October 15 is the date for which school districts across Wisconsin wait in hopeful anticipation. This is the day that both official state aid numbers are released and equalized property values are finalized. This year, the legislature has stepped in to change the expected numbers by increasing school aid. The state has released final aid numbers, voting on a "tax relief" plan at the eleventh hour yesterday, October 15. Click on the link below for more information. To summarize, the legislature has established 100 million dollars in state aid for schools over the next two years specifically to reduce local property tax levels. It does not increase the revenue cap, so whatever extra comes in as state aid must be subtracted from the local tax contribution. Considering our ever increasing debt service bill, this is a welcome sight. ECSD will realize an increase of $69,652 as opposed to the expected decrease of about the same based on under-spending the budget last year by about $340,000. This $140,000 swing is certainly appreciated.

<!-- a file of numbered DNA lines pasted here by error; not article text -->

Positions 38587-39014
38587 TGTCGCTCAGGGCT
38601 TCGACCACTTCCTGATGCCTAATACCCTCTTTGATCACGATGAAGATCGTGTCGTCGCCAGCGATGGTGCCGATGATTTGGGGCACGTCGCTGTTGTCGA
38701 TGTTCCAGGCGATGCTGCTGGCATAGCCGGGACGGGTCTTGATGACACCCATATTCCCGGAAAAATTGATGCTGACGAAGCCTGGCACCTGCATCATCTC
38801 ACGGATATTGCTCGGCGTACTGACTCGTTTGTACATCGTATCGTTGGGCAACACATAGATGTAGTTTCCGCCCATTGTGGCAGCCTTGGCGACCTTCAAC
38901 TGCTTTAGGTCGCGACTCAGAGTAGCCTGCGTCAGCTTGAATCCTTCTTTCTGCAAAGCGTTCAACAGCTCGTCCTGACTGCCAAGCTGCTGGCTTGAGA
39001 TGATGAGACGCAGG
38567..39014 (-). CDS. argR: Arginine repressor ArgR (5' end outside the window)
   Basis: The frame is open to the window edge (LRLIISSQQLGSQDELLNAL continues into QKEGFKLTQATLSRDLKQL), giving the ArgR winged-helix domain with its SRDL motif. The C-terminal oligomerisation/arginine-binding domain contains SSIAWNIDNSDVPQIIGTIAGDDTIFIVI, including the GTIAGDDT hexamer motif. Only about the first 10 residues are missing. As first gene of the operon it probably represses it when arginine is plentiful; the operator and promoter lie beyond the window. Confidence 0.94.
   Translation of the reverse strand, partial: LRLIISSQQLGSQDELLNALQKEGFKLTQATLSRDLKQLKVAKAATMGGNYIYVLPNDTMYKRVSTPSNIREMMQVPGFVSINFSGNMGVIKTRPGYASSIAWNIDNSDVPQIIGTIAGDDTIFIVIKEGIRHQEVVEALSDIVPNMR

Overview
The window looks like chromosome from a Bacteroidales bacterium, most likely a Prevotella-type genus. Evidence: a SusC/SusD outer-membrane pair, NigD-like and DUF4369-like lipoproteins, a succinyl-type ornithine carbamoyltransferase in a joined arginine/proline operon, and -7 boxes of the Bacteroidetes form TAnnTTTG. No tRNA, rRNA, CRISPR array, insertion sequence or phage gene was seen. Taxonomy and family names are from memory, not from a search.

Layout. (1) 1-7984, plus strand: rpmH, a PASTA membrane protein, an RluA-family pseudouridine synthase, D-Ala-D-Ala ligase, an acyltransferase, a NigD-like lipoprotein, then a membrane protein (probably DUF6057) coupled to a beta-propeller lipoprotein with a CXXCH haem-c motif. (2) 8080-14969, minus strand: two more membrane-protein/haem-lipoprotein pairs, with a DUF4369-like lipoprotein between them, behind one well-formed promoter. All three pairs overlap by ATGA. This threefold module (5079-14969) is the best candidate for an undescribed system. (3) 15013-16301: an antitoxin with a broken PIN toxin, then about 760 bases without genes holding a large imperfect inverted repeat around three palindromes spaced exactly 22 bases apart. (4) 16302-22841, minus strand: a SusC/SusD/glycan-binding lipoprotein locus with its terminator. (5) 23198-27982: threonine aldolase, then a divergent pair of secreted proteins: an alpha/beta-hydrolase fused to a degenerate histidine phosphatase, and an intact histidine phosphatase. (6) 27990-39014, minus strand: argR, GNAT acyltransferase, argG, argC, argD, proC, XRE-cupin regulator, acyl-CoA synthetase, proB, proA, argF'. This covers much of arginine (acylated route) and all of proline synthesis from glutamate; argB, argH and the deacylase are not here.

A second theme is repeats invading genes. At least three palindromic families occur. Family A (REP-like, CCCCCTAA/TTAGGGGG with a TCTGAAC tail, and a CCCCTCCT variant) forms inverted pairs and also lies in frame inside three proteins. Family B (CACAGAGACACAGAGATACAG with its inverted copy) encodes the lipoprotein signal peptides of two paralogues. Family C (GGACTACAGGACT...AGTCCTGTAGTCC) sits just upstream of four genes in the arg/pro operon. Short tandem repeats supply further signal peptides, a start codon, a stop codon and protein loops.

They were supposed to finalize the equalized property values as well. According to a September report (https://ww2.revenue.wi.gov/EqValue2/application), overall Rock county property value has decreased by 3 percent this year while Evansville's has inexplicably increased by 1%. There was some mystery $3 million dollar increase in commercial improvements that I don't recall, but then again, I spent a month in the hospital and might have missed it. While the municipality of Evansville comprises about 47% of the district, those in the 5-10% category such as Center, Union and Magnolia have seen modest increases in equalized property values as well. The estimated change in property value put into the budget for the annual meeting this year was about +0.15%. This seems low compared to the September estimates, but I cannot find the specific October 15 data. If the equalized property values do increase by more than that, the estimated mill rate will decrease, since that is based on the property value. Mill rate is defined as total levy needed to support the budget divided by total district equalized property value in thousands of dollars. If the denominator increases the mill rate will decrease compared to current estimate. This combined with the increase in state aid to the district may well bring our mill rate lower than last year's for the first time in five years. Holy moly! It's a miracle! But until the governor releases his stranglehold on the revenue cap, that extra aid won't buy you any books or anything remotely associated with learning. Let the Rube Goldberg school of education commence!